EFCC asks Appeal Court to order Justice Yunusa’s retrial
An Ikeja High Court had in a ruling on January 25 discharged Yunusa of the bribery charges, citing a December 23, 2020 letter by the National Judicial Council (NJC), which lifted the suspension slammed on him in July 2016.
Before the ruling, EFCC prosecutor, Wahab Shittu, had called 10 prosecution witnesses with only about two more remainings, when the court struck out Yunusa’s name off the charges, and ordered his alleged accomplice, Esther Agbo, to continue facing the trial.
This the court did because the NJC, which earlier suspended the judge, had lifted his suspension.
Dissatisfied, the anti-graft agency raised three grounds in the notice of appeal.
It prayed for an order setting aside the order of the trial court striking out the name of the first respondent (Yunusa) and discharging him from the information.
EFCC also asked for an order directing the trial court to relist and restore Yunusa as the first defendant in the Information before the trial court.
The agency said the judge’s ruling attempted to confer immunity on Yunusa as a judicial officer, even when the Nigerian Constitution does not grant such immunity to judges.
Shittu, who filed the appeal, quoted the trial judge as saying in her ruling: “Upon the application of the learned silk, J. A. Odubela (SAN), and the document tendered, admitted and marked as Exhibit A2, the first defendant, having been recalled on the recommendation of the National Judicial Council, is a sitting judicial officer of the federation, hence immune from criminal proceedings.”
Faulting the ruling, Shittu argued that section 308 of the Nigerian Constitution confers immunity from criminal prosecution on only serving President, Vice President, as well as governors and deputies.
He added that section 153(1), paragraph 21(b) of Part 1 of the Third Schedule of the Nigerian Constitution “does not give rise to the interpretation that a criminal allegation against a judge must be first disposed of by the National Judicial Council (NJC) before criminal proceedings against a judicial officer can be initiated by the state.”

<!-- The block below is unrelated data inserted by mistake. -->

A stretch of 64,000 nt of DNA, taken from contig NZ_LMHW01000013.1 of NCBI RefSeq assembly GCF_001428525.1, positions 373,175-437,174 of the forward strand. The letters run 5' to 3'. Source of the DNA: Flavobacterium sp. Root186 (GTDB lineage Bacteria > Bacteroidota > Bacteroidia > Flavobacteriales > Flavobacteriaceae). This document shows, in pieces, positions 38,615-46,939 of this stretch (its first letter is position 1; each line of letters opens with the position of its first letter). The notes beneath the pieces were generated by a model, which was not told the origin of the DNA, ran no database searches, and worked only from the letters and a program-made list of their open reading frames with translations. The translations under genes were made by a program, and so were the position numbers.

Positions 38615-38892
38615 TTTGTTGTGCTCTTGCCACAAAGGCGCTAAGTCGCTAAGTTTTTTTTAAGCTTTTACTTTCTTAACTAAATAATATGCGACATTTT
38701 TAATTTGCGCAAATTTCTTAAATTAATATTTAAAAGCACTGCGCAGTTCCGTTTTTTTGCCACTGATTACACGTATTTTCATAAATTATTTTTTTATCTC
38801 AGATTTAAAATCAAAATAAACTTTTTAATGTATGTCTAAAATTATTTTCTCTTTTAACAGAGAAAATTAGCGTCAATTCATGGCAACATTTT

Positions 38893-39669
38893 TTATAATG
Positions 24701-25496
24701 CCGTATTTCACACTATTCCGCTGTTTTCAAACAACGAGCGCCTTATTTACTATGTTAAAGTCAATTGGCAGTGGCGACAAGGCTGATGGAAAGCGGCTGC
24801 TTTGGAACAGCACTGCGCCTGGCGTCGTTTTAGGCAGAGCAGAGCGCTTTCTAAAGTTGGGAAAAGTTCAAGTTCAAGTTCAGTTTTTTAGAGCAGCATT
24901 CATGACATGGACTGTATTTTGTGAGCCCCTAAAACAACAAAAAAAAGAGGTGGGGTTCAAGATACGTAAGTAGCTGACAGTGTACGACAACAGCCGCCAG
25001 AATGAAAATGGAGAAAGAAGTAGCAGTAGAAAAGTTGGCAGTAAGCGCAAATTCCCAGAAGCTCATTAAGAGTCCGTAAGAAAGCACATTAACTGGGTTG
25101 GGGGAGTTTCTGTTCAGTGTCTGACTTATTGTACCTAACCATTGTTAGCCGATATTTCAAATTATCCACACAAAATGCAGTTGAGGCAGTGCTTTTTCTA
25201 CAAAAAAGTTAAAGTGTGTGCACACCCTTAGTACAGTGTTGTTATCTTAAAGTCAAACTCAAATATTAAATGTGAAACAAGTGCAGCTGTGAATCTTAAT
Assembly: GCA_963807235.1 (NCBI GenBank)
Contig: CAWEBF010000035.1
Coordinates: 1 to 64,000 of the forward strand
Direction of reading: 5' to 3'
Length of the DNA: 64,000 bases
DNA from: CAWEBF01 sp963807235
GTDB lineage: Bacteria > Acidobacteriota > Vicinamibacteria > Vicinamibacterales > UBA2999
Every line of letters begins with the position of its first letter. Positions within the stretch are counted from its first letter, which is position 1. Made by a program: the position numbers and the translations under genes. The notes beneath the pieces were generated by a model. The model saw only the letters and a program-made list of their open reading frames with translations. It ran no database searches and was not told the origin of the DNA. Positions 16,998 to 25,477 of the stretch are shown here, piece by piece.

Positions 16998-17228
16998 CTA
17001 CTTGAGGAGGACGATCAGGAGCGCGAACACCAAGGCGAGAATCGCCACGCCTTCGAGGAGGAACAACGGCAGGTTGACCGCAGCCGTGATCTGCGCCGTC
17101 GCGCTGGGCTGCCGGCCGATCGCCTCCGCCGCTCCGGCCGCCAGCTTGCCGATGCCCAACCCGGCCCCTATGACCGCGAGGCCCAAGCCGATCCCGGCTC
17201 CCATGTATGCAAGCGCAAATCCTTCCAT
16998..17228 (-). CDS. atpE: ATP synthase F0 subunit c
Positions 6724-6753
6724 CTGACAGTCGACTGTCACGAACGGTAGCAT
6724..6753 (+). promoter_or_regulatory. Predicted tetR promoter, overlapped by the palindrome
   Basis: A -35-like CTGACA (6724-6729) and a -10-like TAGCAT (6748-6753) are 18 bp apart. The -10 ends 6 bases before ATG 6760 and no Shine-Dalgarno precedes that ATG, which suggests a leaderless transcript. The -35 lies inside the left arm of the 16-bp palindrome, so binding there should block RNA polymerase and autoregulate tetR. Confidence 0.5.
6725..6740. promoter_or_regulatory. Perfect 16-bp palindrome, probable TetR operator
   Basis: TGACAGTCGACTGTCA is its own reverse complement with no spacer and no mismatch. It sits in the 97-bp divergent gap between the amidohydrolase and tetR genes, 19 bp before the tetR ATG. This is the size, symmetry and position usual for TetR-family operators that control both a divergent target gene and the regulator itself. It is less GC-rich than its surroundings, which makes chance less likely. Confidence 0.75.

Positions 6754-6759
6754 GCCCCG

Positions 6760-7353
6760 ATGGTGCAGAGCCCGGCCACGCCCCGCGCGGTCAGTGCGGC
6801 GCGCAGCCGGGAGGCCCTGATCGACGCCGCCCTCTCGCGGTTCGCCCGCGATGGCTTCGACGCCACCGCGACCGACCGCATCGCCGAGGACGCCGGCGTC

In another ground of appeal, EFCC argued that “the trial court erred in law and misdirected itself in the interpretation of the decision in Nganjiwa vs FRN (“017 LPELR 43391CA.”
In the case referred to, the Court of Appeal had in 2017 ruled that a judge of the Federal High Court, Hyeladzira Nganjiwa, could not be prosecuted unless he was first disciplined by the NJC.
But Shittu, in faulting the discharge of Mr Yunusa, noted that his trial commenced after a case against him had been referred to the NJC.
He argued that the Nganjiwa vs FRN case did not decide that a matter determined by the NJC one way or the other cannot be subject to subsequent criminal proceedings against the serving judge in respect of alleged criminal offences.
“Constitutional powers assigned to the National Judicial Council and law enforcement agencies are distinct and separate and the exercise of any of such powers is not dependent on the other.
“National Judicial Council is constitutionally vested with administrative and disciplinary jurisdictional powers against judicial officers while law enforcement agencies are vested with investigative and prosecutorial powers for criminal offences,” the EFCC said, adding that the NJC’s letter can’t stop criminal proceedings.
He argued that “the trial judge erred in law in holding that, “consequently, the case against the 1st defendant (Mr Yunusa) is hereby struck out and he is accordingly discharged.”
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